Tag Archives: Supreme Court

Nautilus v. Biosig, Baxter v. Fresenius and Limelight v. Akamai

Supreme Court

BIO weighed in on three Supreme Court cases in the last few months whose outcome could change the IP landscape for biotechnology companies. BIO’s amicus brief in Nautilus v. Biosig Instruments argues that the petitioner misrepresents the Federal Circuit’s definiteness test and seeks to litigate an issue not properly before this court.  Petitioner’s approach radically departs from established law and practice.  Finally the petitioner’s approach would destabilize the patent system as it would inject substantial Read More >

Patently BIOtech  |  Leave a comment  |  Email This Post
Tags: , , , , , , ,

Patently Biotech’s Top Articles of 2013

lab_tech02-thumb

Intellectual property featured prominently in 2013’s public discourse. Gene patents, patent trolls, India’s anti-patent actions, and other developments around the world captured headlines. Here are Patently Biotech’s top blog posts written in 2013 by number of views. 1.   Myriad Supreme Court Decision: BIO’s Statement 2.  Kirtsaeng v. John Wiley & Sons: No Good Deed Goes Unpunished 3.  What a Patent is Not 4.  Gene Patents, Angelina Jolie, and Reality 5.  What OxyContin Tells Us About Read More >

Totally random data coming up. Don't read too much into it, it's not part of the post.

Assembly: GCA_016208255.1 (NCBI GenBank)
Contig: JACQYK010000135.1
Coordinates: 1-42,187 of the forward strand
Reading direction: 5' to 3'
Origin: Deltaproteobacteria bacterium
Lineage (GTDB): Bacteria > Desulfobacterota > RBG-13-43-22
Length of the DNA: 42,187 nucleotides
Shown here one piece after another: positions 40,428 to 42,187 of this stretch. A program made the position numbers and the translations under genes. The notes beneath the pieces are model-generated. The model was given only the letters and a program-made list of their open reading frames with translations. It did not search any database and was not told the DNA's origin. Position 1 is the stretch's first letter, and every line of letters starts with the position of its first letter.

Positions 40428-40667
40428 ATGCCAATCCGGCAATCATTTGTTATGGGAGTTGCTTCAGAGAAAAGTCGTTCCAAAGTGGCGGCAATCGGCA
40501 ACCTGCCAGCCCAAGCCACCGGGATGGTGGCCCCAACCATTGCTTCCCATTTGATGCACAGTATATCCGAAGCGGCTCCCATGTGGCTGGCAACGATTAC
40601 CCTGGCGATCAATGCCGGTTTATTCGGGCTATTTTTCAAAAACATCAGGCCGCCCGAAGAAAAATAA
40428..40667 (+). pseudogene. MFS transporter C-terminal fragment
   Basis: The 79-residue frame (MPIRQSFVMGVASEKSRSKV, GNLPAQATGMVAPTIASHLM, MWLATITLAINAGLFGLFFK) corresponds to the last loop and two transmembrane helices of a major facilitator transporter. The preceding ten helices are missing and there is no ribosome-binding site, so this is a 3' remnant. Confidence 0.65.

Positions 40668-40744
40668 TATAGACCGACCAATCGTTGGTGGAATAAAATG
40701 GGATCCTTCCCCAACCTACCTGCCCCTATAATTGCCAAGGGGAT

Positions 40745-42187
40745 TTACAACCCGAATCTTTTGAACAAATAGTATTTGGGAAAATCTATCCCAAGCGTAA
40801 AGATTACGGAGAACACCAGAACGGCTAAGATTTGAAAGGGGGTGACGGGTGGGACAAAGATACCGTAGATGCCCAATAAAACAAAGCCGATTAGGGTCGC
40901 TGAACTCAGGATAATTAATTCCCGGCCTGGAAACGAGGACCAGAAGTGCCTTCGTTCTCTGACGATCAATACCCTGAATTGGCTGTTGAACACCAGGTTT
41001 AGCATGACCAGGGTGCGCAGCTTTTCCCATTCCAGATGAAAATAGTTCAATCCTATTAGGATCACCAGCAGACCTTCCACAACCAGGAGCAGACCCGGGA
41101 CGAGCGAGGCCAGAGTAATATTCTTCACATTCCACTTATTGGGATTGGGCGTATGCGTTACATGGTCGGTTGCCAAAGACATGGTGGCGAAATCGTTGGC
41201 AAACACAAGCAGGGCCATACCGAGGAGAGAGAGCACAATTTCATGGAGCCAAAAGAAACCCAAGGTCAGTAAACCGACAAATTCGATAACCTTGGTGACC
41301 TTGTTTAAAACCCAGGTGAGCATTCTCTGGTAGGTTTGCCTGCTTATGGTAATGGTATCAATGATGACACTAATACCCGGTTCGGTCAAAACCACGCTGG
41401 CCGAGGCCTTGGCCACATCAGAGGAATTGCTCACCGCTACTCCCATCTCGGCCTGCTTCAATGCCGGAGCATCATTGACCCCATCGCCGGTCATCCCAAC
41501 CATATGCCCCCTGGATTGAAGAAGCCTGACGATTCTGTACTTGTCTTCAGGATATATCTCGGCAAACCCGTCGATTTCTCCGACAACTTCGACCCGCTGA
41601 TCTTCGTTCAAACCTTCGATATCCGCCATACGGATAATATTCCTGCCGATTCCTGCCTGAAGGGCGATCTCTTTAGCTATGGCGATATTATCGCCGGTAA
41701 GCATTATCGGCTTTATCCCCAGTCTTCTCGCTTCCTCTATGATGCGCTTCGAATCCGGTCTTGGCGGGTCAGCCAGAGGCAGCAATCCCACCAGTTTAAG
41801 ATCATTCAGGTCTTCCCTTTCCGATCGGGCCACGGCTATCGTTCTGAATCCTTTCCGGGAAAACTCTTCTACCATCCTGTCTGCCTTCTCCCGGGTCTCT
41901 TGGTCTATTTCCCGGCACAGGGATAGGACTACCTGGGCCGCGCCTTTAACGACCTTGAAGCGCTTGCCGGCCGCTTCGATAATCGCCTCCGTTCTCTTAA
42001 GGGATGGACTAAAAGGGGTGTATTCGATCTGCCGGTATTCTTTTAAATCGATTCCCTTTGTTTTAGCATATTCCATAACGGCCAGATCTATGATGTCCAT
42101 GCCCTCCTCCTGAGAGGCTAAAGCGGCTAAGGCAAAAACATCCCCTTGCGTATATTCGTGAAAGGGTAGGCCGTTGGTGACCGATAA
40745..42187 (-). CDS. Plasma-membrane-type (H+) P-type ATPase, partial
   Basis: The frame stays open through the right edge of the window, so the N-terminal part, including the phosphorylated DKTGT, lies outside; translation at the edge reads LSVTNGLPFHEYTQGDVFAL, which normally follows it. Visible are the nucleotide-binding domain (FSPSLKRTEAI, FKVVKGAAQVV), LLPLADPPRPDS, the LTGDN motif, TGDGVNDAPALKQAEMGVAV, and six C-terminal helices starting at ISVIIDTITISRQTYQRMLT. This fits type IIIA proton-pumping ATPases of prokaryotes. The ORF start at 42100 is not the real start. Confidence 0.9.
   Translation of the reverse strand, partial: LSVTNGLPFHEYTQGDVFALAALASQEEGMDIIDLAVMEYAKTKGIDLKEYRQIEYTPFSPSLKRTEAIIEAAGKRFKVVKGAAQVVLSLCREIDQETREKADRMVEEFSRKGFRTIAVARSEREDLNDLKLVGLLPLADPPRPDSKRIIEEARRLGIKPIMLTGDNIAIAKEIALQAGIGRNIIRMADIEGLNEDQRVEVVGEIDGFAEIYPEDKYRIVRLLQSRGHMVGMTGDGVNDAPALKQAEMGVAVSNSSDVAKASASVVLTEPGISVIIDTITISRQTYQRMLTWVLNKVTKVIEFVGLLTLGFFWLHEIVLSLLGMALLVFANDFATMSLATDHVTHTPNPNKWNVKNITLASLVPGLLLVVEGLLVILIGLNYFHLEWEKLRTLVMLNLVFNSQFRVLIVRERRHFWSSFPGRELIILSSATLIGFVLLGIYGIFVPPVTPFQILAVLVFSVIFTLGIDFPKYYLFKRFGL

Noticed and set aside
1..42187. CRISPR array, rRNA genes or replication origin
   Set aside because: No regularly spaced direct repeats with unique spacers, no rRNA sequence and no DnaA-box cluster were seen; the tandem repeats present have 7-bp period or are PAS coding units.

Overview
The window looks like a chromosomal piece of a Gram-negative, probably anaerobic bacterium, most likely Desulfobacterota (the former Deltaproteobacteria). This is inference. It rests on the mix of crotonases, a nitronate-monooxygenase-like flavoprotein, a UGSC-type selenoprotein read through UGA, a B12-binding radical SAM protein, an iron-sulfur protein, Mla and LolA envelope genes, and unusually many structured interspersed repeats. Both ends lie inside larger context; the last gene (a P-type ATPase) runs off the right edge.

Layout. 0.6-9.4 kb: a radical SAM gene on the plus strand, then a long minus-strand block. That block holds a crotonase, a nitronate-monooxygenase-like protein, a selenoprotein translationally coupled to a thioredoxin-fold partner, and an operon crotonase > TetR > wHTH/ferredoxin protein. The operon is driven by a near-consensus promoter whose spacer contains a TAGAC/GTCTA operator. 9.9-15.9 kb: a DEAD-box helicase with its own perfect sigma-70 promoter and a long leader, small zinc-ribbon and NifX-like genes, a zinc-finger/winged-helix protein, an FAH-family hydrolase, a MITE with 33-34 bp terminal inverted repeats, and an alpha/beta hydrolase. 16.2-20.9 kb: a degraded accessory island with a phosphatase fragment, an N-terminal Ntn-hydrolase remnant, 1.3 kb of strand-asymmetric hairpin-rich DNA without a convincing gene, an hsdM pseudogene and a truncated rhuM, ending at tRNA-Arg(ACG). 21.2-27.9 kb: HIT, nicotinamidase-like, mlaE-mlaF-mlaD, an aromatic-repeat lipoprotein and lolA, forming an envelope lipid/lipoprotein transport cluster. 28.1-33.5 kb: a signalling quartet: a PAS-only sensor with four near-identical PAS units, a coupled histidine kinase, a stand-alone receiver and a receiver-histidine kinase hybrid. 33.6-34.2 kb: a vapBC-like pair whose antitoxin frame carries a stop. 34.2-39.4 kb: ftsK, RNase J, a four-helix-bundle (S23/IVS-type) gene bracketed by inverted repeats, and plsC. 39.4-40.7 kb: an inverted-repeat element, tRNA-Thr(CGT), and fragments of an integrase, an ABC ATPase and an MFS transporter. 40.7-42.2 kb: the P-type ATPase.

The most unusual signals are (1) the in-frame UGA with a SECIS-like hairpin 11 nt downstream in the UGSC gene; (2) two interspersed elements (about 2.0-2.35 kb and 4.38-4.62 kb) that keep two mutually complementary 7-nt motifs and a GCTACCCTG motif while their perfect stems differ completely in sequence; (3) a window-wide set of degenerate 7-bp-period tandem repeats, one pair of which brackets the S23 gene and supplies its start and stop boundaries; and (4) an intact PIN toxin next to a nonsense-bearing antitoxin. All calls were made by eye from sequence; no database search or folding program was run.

Patently BIOtech  |  Leave a comment  |  Email This Post
Tags: , , , , , ,

Myriad Supreme Court Decision: BIO’s Statement

4973532326_6c75ba32ba copy

Statement On U.S. Supreme Court Review Of Isolated DNA Patents Washington, D.C. (June 13, 2013) Jim Greenwood, President and CEO of the Biotechnology Industry Organization (BIO), today issued the following statement on  the U.S. Supreme Court’s decision regarding Myriad Genetics’ patent claims on isolated DNA molecules: “The Supreme Court today summarily ruled that so-called cDNA remains eligible for patenting.  cDNA is the commercially most important form of DNA used in biotechnology.  Today’s decision offers urgently-needed Read More >

Patently BIOtech  |  2 Comments  |  Email This Post
Tags: , , , ,

The Justness of Gene Patents

The Justness of Gene Patents

Most of the biotechnology world awaits the U.S. Supreme Court’s answer to the Question Presented, “Are human genes patentable,” in the Association of Molecular Pathologists et al. v. Myriad Genetics case. Claims to “human genes” have a canonical form that has been developed over the thirty years during which “genes” (human or otherwise) have been patented under U.S. law: An isolated nucleic acid having a nucleotide sequence that encodes a protein having an amino acid Read More >

Patently BIOtech  |  1 Comment  |  Email This Post
Tags: , , , ,

Whole Genome Sequencing and Myriad Supreme Court Case: Nothing to See Here

Supreme Court - Phil Roeder

Bio IT World just published an article stating that the Myriad Supreme Court case will have little to no effect on whole genome sequencing. “As WGS involves determining the sequence of an individual’s entire genome, there is concern in many quarters that WGS could violate essentially every patent covering an isolated human DNA sequence—of which there are thousands. Indeed, this concern has been raised by scholars, policy analysts and lawyers, including before the Federal Circuit Read More >

Patently BIOtech  |  1 Comment  |  Email This Post
Tags: , , , , ,